Because they are far, far less standardized and more integrated into the systems of the car itself than tradition stereo DIN head units.

Comment: Re:Why Amazon? (Score 1) 174

by jpstanle (#42095685) Attached to: Cyber Monday and Amazon's Online Dominance

Being able to avoid sales tax in many cases is certainly beneficial to online retailers, but anybody who believes that sales tax is the primary force moving retail transactions online simply has not been paying attention. If all 50 states suddenly started collecting sales tax on Amazon sales today, Amazon would take a hit, but they would not suddenly collapse.

Comment: Re:Shut up and take my money (Score 1) 151

by jpstanle (#42001561) Attached to: Google Wants To Be a Wireless Carrier

You might get slightly better deals with Google, but the additional privacy/tracking data that Google (and the US government) will have on people...internet and phone/voice history, voice call recordings and internet browsing history, all that data from one convenient source...scares me.

You say that like the existing mobile carriers aren't already doing that kind of bullshit. Remember Carrier IQ? Verizon/AT&T complicit in warrantless wiretapping?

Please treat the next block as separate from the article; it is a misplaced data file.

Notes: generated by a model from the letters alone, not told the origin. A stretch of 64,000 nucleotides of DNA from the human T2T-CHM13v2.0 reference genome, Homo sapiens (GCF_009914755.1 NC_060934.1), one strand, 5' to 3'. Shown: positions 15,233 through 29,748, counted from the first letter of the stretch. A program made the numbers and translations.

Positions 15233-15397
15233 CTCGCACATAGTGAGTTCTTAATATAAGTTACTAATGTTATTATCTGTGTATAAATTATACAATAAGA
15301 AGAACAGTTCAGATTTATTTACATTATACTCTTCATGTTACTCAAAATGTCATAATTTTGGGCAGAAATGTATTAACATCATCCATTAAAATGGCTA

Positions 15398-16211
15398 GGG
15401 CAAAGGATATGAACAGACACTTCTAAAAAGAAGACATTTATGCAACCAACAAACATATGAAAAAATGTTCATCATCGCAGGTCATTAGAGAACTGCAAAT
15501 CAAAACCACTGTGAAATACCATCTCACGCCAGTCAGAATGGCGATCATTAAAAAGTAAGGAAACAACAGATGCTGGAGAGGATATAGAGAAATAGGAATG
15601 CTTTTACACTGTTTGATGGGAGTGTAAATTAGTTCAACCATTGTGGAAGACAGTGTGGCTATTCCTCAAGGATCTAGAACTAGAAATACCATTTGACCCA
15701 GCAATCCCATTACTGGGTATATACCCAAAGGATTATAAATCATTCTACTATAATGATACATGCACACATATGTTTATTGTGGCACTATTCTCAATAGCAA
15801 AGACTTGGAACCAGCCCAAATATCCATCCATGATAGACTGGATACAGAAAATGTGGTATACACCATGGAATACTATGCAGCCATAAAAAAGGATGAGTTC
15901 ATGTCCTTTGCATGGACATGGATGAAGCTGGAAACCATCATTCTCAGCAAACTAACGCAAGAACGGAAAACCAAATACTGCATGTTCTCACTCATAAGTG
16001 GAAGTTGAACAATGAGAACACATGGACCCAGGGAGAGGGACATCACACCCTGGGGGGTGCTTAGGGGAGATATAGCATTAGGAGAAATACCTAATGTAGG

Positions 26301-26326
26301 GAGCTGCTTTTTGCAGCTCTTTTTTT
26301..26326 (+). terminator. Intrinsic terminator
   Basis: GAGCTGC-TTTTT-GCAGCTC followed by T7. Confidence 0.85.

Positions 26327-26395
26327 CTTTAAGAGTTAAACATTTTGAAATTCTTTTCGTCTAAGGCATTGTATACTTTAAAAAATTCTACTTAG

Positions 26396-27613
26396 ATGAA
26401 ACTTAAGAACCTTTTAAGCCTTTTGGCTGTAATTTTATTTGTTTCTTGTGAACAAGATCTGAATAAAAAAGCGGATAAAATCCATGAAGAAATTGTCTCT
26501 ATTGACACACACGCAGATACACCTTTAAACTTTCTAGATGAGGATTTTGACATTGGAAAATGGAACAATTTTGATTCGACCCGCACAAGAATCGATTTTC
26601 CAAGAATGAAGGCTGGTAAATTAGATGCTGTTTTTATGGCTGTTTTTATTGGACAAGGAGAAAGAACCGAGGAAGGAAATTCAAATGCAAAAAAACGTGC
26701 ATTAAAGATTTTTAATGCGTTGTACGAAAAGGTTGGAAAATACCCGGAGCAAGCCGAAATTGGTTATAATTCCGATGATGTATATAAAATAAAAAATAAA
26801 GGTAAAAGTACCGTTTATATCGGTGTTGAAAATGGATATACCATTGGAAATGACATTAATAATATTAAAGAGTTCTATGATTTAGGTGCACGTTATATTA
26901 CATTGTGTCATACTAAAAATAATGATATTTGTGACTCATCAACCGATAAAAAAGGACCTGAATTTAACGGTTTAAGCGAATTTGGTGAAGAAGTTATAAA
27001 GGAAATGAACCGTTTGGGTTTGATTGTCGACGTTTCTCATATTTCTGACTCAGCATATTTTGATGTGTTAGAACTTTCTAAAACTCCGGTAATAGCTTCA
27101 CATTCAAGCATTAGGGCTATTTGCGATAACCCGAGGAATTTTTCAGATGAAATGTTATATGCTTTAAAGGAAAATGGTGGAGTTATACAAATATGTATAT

Comment: Re:No... and please PLEASE stop! You're killing me (Score 1) 487

by jpstanle (#41745069) Attached to: Is Non-Prescription ADHD Medication Use Ever Ethical?

Great. Tell me how I appeal to the DEA please.

Campaign to get your pro-drug-war dickbag congressman, or even your county sheriff, out of office? I know, I know, it's wishful thinking, but maybe if enough people overcome their own cynicism we can make for some incremental change?

Comment: Re:Of course (Score 1) 487

by jpstanle (#41744741) Attached to: Is Non-Prescription ADHD Medication Use Ever Ethical?

Hopefully, for you and many other folks, we won't discover some day that Adderall has an unforseen side effect (say like that miracle diet drug Fen-Phen)... As I understand it, Adderall basically a stimulant that works similarly to meth and coke in the body and (like Fen-Phen) has a potential for causing cardiac problems.